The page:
# Commutator subgroup of Sn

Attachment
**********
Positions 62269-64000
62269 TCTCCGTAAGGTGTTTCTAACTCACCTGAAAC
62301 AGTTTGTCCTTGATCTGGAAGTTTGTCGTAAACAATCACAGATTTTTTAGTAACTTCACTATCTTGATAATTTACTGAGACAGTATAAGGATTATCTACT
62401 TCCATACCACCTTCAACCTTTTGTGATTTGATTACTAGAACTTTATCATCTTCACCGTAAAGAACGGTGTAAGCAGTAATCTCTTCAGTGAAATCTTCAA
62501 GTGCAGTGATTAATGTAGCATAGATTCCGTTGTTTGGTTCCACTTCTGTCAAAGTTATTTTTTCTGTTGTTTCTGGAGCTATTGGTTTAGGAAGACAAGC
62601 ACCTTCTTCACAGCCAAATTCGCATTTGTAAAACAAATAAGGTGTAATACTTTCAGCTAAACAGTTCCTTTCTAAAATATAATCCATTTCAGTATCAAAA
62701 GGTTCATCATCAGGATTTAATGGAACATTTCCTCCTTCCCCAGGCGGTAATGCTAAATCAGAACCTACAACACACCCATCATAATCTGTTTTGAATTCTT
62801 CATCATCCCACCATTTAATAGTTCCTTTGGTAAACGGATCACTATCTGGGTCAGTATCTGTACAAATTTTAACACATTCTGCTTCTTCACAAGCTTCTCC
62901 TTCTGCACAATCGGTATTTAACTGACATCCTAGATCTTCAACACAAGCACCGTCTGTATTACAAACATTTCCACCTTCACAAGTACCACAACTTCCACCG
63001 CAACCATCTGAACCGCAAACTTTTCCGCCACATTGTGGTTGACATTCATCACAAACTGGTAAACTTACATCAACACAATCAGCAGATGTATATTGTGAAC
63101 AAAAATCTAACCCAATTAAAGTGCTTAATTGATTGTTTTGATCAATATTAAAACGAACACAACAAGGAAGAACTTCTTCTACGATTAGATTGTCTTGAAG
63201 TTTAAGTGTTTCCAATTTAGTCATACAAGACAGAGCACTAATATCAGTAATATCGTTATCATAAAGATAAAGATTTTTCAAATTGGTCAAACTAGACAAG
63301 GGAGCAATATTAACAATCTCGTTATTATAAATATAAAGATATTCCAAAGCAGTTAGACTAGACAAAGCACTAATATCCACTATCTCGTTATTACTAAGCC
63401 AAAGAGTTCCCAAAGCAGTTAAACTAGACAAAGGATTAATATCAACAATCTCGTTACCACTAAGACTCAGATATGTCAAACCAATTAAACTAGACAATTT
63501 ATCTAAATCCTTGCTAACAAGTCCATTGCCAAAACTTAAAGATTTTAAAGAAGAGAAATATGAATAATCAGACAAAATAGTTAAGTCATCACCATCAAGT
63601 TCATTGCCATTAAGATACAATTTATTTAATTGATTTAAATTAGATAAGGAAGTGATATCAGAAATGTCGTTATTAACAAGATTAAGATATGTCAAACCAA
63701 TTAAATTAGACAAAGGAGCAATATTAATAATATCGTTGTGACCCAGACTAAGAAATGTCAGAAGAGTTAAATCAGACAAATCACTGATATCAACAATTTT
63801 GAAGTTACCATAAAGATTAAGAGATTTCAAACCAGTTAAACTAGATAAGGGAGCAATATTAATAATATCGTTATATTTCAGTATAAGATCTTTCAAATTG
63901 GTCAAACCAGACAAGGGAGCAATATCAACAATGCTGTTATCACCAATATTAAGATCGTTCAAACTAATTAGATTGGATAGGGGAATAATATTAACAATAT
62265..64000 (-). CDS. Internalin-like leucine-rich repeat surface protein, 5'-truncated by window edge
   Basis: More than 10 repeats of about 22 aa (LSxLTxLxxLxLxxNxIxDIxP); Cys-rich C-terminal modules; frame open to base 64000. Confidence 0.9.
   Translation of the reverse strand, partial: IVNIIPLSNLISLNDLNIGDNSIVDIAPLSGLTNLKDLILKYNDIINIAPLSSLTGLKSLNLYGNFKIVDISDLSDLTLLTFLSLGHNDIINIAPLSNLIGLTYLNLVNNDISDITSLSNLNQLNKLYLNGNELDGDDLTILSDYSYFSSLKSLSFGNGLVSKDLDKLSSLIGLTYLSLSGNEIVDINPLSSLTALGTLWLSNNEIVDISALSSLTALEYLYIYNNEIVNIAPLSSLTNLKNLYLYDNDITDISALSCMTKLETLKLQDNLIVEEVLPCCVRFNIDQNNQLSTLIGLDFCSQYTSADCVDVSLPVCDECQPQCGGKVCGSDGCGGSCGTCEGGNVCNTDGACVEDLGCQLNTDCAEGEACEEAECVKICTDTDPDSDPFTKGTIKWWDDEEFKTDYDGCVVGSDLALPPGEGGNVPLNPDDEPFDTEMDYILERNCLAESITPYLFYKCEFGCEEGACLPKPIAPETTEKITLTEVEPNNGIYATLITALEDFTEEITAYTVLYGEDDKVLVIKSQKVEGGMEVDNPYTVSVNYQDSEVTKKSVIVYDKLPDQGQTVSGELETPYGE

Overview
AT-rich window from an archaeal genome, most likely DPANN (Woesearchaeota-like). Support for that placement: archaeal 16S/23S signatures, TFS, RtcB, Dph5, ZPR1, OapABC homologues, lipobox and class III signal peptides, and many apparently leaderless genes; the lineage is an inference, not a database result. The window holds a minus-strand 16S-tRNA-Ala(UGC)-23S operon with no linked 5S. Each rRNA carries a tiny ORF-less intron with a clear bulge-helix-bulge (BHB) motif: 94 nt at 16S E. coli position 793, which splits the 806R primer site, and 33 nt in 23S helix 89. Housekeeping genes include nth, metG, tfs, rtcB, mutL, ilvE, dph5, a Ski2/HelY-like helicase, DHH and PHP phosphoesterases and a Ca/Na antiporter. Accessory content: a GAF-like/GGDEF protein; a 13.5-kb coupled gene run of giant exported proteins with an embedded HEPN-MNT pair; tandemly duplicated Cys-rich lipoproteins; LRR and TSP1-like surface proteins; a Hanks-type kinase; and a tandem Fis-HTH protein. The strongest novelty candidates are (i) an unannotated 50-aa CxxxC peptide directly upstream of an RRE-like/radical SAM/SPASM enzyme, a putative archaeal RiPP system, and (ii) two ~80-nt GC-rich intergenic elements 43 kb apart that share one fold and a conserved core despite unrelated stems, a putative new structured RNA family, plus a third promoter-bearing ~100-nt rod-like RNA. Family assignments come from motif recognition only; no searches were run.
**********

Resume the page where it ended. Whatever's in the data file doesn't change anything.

It depends what $n$ is. If $n\geq 5$ then $(S_n)' = A_n$, to see a proof go here. If $n=4$ then $(S_4)'$ must be a normal subgroup. This means $(S_4) ' = S_4, A_4,V$ where $V=\{(1),(12)(34),(13)(24),(14)(23)\}$. It remains for you to eliminate which of these are not possible. We begin by noting that $(S_4)'\not = S_4$ because $S_4/A_4$ is abelian which would imply that $S_4\subseteq A_4$ a contradiction. Now for $S_4/V$ to be abelian it would imply it is a cyclic group of order six. But it is impossible for $\sigma V\in S_4/V$ to have order $6$ since $\sigma$ is a cycle. Thus, $S_4/V\simeq S_3$ is not abelian which implies $A_4$ must be the commutator subgroup. Try doing it for $(S_3)'$.